music speak for itself instead of opening his gob to talk bullshit about other
very talented musicians that he was probably inspired by at some point.
You can listen to Oceania for yourself on Spotify HERE.
I’m a little delayed on writing this one. I’ve listened to it many times since it began streaming on NPR, and then when it was released on January 31st. One of my most anticipated albums for months, I feel like the music world has been blessed with both excellent new releases by both Tom Waits (Bad As Me late last year) and now Old Ideas by Leonard Cohen.
The lyrics of Going Home, “Going home without my sorrow, going home sometime tomorrow, going home to where it's better than before” are just so simply beautiful. Take off everything that weighs you down and disguises you and walk free towards home, wherever home may be. Death? Maybe. Another world or life? Maybe.
I grew up on Leonard Cohen, quite literally. I inherited all of the old vinyls from my father, stepfather and mother (now in my lovely brother’s care), and have turned to his music and lyrical poetry so many times in my life that I don’t think I could even remember why. Famous Blue Raincoat and Chelsea Hotel#2 conjure up images of sad, rainy and grey days in New York City, walking up Park Ave from the subway, trying to rid myself of the constant heartache I was feeling at the time. Everybody Knows remind me of a trip back from Bodega Bay with my brother, the song starting minutes after we had both told each other stories that neither had managed to tell each other before. Dark roads, unknown secrets and Leonard’s soothing voice keeping us going towards the next destination. First We Take Manhattan takes me back to England in the 80’s, in our old flat by the churchyard, not knowing why certain events had happened and how I was ever going to forget or forgive them from happening. I could go on for hours…
I have seen Leonard Cohen perform just once in my life, and it will still remain the best show I have ever been to. Radio City Music Hall in May 2009. Over 3 hours of an absolutely amazing performance. This is all I could say on my blog back then, and I think I will keep it at that right now:
“Leonard Cohen was amazing - I am still in awe of him and his performance on Saturday night. I really can't describe the feeling of seeing someone you have pretty much admired and adored all of you life, performing in front of you. So I am not even going to try. I will keep the jumble of superlatives stuck in my head and leave it up to you to imagine. Leonard Cohen. On stage. Yes.”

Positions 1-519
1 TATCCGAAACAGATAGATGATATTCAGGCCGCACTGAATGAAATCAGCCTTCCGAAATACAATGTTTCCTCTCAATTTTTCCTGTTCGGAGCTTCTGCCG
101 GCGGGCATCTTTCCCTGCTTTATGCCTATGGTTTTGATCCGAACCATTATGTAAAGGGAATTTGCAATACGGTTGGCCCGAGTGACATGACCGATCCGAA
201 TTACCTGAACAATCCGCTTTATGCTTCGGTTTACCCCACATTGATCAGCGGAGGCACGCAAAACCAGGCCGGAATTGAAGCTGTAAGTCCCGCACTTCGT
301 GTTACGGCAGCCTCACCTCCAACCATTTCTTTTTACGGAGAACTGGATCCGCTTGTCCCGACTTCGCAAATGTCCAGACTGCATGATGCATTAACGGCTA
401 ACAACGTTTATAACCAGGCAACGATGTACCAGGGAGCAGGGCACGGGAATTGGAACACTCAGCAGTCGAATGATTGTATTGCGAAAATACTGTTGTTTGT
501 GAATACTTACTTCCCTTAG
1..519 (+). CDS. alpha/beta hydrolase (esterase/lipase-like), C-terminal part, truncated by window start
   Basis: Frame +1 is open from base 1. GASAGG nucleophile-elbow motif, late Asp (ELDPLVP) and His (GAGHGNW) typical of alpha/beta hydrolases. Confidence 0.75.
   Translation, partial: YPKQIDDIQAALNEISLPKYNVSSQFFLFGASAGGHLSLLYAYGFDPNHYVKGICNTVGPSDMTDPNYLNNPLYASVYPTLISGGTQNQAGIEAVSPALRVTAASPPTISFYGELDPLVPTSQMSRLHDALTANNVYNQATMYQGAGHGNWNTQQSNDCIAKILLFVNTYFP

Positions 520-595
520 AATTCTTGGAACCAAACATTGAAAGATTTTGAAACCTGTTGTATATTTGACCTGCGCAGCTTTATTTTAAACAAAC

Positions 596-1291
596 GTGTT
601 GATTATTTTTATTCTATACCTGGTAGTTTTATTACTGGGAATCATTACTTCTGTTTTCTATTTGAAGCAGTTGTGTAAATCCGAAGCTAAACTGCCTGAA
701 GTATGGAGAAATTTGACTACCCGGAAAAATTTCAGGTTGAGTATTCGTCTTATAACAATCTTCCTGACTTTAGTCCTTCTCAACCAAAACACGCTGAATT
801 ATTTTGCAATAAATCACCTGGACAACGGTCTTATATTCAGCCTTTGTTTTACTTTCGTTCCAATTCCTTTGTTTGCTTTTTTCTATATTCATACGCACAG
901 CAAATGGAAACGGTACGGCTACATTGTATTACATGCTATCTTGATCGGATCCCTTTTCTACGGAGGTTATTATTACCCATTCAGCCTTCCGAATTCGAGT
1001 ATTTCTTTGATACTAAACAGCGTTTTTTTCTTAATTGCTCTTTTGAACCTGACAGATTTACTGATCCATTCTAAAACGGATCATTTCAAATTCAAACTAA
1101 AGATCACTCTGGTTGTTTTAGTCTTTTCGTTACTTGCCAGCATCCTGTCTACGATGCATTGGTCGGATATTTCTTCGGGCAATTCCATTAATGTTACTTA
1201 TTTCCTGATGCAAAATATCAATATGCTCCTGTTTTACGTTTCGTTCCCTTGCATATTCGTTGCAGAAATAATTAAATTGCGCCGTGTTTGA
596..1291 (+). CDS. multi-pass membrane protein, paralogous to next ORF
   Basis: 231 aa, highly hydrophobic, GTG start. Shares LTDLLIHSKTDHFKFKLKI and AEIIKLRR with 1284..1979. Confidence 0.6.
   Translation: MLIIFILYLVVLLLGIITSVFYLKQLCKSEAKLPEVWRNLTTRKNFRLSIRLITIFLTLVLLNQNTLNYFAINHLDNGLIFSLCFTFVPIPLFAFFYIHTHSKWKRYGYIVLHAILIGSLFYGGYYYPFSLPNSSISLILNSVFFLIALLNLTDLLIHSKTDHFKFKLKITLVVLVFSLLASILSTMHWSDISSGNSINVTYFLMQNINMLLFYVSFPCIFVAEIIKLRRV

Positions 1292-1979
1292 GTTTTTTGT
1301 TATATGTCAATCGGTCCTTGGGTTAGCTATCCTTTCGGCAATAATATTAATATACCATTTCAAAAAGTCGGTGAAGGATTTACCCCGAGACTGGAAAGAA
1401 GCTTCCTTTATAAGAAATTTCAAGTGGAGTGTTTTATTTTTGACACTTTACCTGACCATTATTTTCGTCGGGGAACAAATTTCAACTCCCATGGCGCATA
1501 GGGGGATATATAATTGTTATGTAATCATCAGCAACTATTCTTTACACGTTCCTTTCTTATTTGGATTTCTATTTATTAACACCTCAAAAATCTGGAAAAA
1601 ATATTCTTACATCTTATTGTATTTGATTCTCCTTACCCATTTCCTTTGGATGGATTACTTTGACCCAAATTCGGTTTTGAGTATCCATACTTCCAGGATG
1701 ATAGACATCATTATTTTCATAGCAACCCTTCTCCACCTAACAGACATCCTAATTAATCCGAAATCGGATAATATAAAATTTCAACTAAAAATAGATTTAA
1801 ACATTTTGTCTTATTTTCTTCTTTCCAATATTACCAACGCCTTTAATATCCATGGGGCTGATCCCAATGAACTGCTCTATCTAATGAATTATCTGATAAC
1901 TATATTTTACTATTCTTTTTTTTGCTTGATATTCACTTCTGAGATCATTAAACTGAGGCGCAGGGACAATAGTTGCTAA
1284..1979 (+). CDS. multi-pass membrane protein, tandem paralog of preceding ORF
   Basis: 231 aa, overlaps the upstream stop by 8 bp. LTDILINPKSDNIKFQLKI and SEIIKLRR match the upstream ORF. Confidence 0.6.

So, Old Ideas. Another wonderful collection of Leonard’s poems and music, not that I expected anything less. His voice alone has the tendency to reduce me to automatic tears when I hear it, and surround me with memories, despair and much hope, and this album does exactly that. Although low-key in sound, it is never simple, on the contrary it is full of metaphors for death, God, spirituality, love, despair and hope. Somehow it feels like an end to something, not as much the end of life, but maybe a final chapter in a life, the emphasis being on the article “a”. The background singers sound like angels, and the occasional use of an organ and the simple guitar sounds bring calm and serenity to the words that go from bleak to self-deprecating to even happy at times. Ten beautiful songs that each tell a story in the usual Cohen style. Just listen to it and dream – I know you won’t be disappointed.
“You know it really is a pity, the way you treat me now; I know you can't forgive me but forgive me, anyhow. The ending got so ugly, I even heard you say, "You never ever loved me but could you love me anyway?" I dreamed about you, baby, you were wearin' half your dress I know you have to hate me but could you hate me less? I've used up all my chances and you'll never take me back But there ain't no harm in askin', "Could you cut me one more slice?” from Anyhow
I have been listening to the new Tori Amos album on NPR Music's First Listen player this week and have actually been hesitating about giving my opinion on it. The first time I listened to it I just felt mildly irritated, all the way through, but it could have just been because I wasn't really in the mood for Tori Amos. The problem is that I felt the same niggling feeling of irritation every time I put the album on again.
I'm a little conflicted about this because conceptually it should really work: Tori's gorgeous voice and lyrics combined with beautiful chamber music should be an instant win. But there is something that just doesn't work in it for me. I just want to fast-forward to another song. I can't even find one song that stands out for me over the rest.
There is one part that I thought was pretty cool: Tor's daughters both make appearances on the album (vocals), mainly her eldest daughter who ha
I actually feel terrible giving this a bad review, just because Tori was really one of my favourite artists growing up. Maybe I just need to just give up on this one for myself.
The album is goign to be released in the US on September 20th.